Nicholas Sanchez, council member, asked Denise if she had any documentation of the chief not being present or letting things slide. He said he has heard good things about the chief and he only ever hears bad things from her. Denise replied that Nicholas is always picking on her. The mayor once again brought the meeting to order with his gavel. Nicholas went on to ask her if she had any proof to go along with her claims. Nicholas mentioned while riding his bike around town, he always sees an officer. He explained things are stolen and thefts happen in the city. Denise continued to interrupt Nicholas with saying the city is seeing the worst crime than ever before. Nicholas continued by recommending people write down their complaints and bring them to the mayor. The council requested for Hickman to speak and answer questions.

“I was told I’m supposed to work eight to five, Monday through Friday. I take vacation because I’m allowed that by policy…I’m usually there on Monday. My mother-in-law had been going through some cancer treatments and caught legionella pneumonia, a very rare pneumonia. We were in and out of the hospital, and I couldn’t be here…I was in contact with the mayor daily. I was in contact with the officers daily…I know everything that goes on here…They’re [officers] driving around making contacts, stopping people with backpacks, people on their bicycles, everything that this council wants me to do, fight the drugs, that’s what we’ve done,” said Hickman. I did everything. We’ve moved in a direction, we’ve become transparent…I’ve done everything y’all have asked me to do. Two things that I don’t do and I won’t ever be accused of it, I don’t brown-nose and I’m not a puppet. I never have been.”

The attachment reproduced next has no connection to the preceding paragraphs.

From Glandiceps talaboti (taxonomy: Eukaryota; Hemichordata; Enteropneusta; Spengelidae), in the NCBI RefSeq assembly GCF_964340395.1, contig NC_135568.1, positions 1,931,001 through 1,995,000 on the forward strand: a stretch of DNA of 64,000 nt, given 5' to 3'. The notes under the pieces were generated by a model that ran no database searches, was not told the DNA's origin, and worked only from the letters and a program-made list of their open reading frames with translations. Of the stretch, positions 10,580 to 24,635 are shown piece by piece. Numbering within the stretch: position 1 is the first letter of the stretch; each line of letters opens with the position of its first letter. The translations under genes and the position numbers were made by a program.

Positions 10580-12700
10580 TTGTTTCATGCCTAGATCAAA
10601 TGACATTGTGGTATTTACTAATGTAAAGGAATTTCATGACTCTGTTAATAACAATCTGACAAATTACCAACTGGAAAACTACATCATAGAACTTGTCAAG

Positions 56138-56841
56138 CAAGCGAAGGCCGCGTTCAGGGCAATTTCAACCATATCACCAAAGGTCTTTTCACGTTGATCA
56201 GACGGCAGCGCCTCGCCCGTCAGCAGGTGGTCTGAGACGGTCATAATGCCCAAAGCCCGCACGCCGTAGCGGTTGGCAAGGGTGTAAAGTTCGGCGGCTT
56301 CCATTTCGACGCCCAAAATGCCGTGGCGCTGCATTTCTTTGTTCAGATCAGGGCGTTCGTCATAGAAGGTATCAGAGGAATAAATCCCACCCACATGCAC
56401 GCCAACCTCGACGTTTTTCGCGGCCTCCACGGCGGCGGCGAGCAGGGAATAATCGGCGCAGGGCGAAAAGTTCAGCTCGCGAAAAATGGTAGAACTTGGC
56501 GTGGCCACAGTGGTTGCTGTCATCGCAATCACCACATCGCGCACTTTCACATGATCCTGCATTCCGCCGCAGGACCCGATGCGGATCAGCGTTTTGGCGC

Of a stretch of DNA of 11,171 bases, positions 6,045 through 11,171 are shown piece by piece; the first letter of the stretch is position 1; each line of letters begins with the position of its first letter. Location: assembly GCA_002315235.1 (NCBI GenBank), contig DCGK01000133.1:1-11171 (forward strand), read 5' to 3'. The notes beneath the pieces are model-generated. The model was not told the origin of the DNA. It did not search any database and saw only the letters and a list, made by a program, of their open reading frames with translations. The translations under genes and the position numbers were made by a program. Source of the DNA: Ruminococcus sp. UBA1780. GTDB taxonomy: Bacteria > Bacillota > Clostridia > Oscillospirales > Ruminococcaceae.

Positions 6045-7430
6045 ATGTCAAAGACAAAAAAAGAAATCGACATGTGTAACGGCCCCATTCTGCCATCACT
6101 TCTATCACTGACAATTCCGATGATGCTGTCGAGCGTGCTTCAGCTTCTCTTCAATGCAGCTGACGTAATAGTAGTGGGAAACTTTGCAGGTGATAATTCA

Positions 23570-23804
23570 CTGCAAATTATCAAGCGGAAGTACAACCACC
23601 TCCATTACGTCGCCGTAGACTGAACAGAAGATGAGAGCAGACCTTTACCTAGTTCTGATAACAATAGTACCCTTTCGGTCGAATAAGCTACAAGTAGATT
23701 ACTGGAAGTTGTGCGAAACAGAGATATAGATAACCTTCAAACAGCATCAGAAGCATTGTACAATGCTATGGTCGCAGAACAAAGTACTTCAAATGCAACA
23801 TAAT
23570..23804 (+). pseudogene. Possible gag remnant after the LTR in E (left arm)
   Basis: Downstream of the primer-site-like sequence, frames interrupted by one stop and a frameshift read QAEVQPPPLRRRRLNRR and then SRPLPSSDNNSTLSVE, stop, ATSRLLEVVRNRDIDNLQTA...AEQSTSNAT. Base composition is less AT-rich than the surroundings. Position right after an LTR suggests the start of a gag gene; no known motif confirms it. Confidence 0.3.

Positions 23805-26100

“Last meeting, Ms. Sanchez, you said this wasn’t personal, that was a flat out lie. Mr. Garces, you remember that?…The appliance you rented from Conn’s put in your name, and he quit paying you and you wanted me to go by there and violate his civil rights to go get it and I declined you,” said Hickman.